Anyone who’s been in a children’s store around Christmas—or any store, for that matter—knows bright, bold holiday looks featuring beloved holiday staples like Santa and Rudolph are in high demand. But as Whitehouse puts it, “subtle and tasteful has always been my preference.” Similarly, Rogers explains, “Holiday is very conservative. Even the people who aren’t normally traditional go more traditional for the holidays.” She stocks her store with special occasion wear from Bella Bliss and Isabel Garretón for church and family outings, as well as a few “subtle red dresses that aren’t over-the-top fancy” for school parties. Miller points to classic patterns like tartan and Fair Isle and whimsical touches like ticking as big trends in Mud Pie’s holiday 2015 offerings, especially when mixed with modern pieces like playful appliqued tops. Girls’ holiday dresses with smocking (by brands like Claire & Charlie and Vive La Fête) are big in the South, as well as casual wear in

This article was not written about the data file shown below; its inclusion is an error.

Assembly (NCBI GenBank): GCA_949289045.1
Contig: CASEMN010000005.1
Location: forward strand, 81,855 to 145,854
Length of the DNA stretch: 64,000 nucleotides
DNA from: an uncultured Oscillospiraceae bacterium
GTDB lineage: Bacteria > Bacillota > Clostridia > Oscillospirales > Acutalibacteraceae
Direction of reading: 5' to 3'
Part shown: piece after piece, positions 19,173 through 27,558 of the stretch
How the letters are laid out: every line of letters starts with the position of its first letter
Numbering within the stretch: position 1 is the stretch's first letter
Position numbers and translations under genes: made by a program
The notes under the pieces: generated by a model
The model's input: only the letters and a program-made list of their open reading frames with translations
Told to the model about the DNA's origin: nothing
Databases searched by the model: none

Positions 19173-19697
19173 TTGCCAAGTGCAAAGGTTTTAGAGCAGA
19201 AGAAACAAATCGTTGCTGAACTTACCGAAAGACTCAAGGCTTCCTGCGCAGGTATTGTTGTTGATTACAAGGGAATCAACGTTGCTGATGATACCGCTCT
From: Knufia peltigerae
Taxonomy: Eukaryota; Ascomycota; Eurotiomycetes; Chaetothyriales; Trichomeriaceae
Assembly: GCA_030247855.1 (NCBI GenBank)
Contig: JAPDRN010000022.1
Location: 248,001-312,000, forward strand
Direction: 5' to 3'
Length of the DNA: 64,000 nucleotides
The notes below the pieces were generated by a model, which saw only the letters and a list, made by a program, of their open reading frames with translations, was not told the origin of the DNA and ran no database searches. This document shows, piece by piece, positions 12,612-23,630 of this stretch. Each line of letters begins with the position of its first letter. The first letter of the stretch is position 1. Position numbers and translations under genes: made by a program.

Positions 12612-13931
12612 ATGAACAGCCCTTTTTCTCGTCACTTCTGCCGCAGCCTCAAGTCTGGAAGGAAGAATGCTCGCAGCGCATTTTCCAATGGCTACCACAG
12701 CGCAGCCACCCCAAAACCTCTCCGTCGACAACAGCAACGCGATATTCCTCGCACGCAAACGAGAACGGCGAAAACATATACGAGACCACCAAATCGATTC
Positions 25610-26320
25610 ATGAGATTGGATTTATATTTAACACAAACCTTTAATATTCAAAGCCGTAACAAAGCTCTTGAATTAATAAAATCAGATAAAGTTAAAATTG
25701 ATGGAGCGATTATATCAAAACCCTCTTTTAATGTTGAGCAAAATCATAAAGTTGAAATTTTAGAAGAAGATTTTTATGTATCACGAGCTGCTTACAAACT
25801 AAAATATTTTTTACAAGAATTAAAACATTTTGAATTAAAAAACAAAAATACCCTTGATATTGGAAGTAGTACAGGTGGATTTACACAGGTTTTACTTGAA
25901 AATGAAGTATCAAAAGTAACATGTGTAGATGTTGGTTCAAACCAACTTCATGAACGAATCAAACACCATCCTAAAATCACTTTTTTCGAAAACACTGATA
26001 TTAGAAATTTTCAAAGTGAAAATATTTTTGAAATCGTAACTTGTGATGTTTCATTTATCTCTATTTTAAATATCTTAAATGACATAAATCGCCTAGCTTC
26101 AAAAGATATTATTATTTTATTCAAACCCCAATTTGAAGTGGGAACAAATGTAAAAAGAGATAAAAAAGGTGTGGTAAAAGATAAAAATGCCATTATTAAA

holiday motifs by Persnickety, according to Brugge. Several retailers and manufacturers cite monogramming as popular around the holidays; Miller says personalized bibs, stockings, blankets, pajamas, sweaters and hats are a hit for Mud Pie, while Rogers likes SkylarLuna’s PJs because their consistent patterns let monogrammed initials pop.

To appeal to customers seeking something a little more subdued, consider brands like Coccoli, which has made a classic approach to holiday its signature. According to Francois Vachon, VP of the Canadian brand, that means “no reindeer and no Santa Claus.” Instead, Coccoli’s holiday ’15 offerings include boys’ pajama tops with a candy cane stripe in red and heather gray paired with a solid gray bottom and an all-over red floral on a gray background for girls. This subtle design aesthetic comes with a few unintended yet welcome benefits—Coccoli’s PJs have a longer shelf life than typical seasonal products and appeal to customers who don’t celebrate Christmas but still want something festive for the winter holiday season.